For hardscape owners and designers color is a very important consideration for aesthetics and function, but heres another factor: color can also impact sustainability. Choosing lighter colors can help mitigate the urban heat island effect.
Heat islands can result in cities when built structures and paved surfaces radiate energy from the sun to a greater extend than farmland or natural areas. In this way, cities create their own microclimates that can be up to 7° F (4° C) warmer than the surroundings.
Some examples of how heat islands negatively impact our environment include more air conditioning use, increased air pollution and green house gas emissions from power plants meeting air conditioning energy demands, and lower human health and wellbeing from excessive heat.
Landscape architects can play a role in cooling cities by specifying increased tree and vegetation cover, adding living or green roofs to structures, and selecting light color surfaces also known as cool pavements.
Research was done in New York City which found that planting trees and vegetation would be greatly beneficial to cool surfaces. However, they encountered a common urban problem - in many New York City neighborhoods there is no space.
Many large cities just don’t have the space required to plant enough new trees and greenery for an effective heat island reduction strategy.
Therefore, the most attainable approach is often to redevelop the large areas of dark, paved surfaces with lighter surface materials.
Heat Island Reduction - Non-Roof: LEED v4.1
LEED points can be awarded for paving materials with an initial solar reflectance (SR) value of at least 0.33.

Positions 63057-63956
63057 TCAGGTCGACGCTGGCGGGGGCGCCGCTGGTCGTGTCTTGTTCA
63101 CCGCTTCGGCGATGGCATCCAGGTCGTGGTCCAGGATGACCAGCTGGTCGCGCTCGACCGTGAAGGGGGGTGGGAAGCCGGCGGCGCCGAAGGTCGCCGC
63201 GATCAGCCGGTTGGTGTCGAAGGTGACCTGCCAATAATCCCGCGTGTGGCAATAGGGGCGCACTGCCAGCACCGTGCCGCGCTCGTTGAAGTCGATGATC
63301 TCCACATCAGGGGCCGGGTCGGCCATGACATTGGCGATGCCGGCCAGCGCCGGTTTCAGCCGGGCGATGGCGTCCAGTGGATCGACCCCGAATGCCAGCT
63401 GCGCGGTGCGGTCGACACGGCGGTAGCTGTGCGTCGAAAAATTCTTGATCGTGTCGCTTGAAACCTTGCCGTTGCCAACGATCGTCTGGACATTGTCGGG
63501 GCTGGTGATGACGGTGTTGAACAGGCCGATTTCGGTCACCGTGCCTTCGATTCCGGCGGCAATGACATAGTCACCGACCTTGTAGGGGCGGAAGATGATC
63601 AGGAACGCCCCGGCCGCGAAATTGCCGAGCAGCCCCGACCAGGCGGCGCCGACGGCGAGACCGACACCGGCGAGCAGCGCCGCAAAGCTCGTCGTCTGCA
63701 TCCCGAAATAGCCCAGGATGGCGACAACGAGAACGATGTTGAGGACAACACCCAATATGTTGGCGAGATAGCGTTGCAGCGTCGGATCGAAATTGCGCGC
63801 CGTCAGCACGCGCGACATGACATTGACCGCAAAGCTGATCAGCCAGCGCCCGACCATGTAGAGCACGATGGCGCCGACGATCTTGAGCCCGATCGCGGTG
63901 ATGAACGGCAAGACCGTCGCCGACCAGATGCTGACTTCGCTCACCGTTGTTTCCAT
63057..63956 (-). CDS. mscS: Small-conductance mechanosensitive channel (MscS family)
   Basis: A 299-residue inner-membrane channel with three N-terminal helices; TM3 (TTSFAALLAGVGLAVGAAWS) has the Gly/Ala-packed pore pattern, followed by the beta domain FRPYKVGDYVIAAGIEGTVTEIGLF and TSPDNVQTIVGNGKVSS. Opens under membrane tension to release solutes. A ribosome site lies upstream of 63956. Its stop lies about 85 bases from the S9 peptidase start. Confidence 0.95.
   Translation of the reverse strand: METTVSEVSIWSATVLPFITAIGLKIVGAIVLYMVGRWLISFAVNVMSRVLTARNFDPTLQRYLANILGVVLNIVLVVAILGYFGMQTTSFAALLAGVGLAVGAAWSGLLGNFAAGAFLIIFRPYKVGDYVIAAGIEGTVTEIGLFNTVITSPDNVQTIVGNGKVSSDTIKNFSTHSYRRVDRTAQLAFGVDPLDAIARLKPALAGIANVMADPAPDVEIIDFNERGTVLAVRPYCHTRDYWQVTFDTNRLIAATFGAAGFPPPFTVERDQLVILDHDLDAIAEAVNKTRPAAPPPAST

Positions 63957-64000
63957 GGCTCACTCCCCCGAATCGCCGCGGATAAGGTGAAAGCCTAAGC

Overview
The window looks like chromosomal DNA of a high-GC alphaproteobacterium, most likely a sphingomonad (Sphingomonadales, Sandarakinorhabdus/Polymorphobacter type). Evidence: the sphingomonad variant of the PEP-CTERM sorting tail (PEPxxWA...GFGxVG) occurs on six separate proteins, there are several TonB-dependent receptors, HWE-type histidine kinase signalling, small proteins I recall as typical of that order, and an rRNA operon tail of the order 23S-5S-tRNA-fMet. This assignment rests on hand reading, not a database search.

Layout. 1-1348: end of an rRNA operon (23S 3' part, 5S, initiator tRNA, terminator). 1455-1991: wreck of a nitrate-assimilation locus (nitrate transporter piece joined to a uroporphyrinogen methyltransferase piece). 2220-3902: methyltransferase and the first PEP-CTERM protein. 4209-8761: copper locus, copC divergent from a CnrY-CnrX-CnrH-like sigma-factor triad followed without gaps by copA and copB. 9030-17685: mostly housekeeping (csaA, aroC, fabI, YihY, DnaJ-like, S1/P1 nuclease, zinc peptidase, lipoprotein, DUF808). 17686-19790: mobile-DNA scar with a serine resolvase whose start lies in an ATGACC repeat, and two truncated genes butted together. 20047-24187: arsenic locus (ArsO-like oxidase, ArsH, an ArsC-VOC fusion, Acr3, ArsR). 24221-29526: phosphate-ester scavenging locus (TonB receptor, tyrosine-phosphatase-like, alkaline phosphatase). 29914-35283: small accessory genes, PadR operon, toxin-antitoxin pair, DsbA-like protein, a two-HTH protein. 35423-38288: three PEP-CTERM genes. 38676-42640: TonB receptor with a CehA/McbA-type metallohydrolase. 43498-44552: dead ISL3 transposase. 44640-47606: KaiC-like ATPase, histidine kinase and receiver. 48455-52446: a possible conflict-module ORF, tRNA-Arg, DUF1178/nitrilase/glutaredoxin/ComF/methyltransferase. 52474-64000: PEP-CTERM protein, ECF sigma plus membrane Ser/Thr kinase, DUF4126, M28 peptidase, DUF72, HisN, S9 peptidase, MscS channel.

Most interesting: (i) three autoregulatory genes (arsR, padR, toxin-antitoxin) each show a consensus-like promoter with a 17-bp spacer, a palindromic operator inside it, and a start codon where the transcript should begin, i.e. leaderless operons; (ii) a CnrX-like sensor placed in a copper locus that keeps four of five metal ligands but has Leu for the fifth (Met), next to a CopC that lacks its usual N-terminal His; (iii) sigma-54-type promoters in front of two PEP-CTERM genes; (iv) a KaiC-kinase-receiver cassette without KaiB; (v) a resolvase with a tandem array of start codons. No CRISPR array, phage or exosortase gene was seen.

The Solar Reflectance Index (SRI) is a criterion used by US Green Building Council (USGBC) that measures values of sunlight and radiation bouncing from built surfaces.
SRI is used to indicate how hot a material is likely to become when its surface comes into contact with solar radiation. On a scale of 0 to 100, standard black is 0, and standard white is 100. According to this scale, testing indicates that absorbent materials have lower numbers while reflective materials have higher numbers.
Applying this to the hardscape environment, it follows that dark pavements have low SRI values, whereas light pavements typically have higher SRI values.
In other words, light colored surfaces absorb less heat and make the immediate area more comfortable – think playgrounds or pools where bathers have bare feet. Lighter surfaces also reduce the need for nighttime lighting and make areas safer.
Combining light colors with permeable pavers can provide even more cooling benefits because permeable interlocking concrete pavers (PICP) are designed and constructed to lower surface temperatures through evaporative cooling as well. The Interlocking Concrete Paver Institute (ICPI) has many useful resources for designers at www.icpi.org.
New surface treatments from ACM Chemistries protect paver surfaces from fading and stains. Lighter colors no longer have to appear washed out or marred by food or dirt stains. Colors and patterns stay vibrant and stains and dirt can be easily removed.
For more information on surface treatments, check out https://www.acmchem.com/dry-cast-paver-surface-treatments/
Interlocking Concrete Paver Institute (ICPI)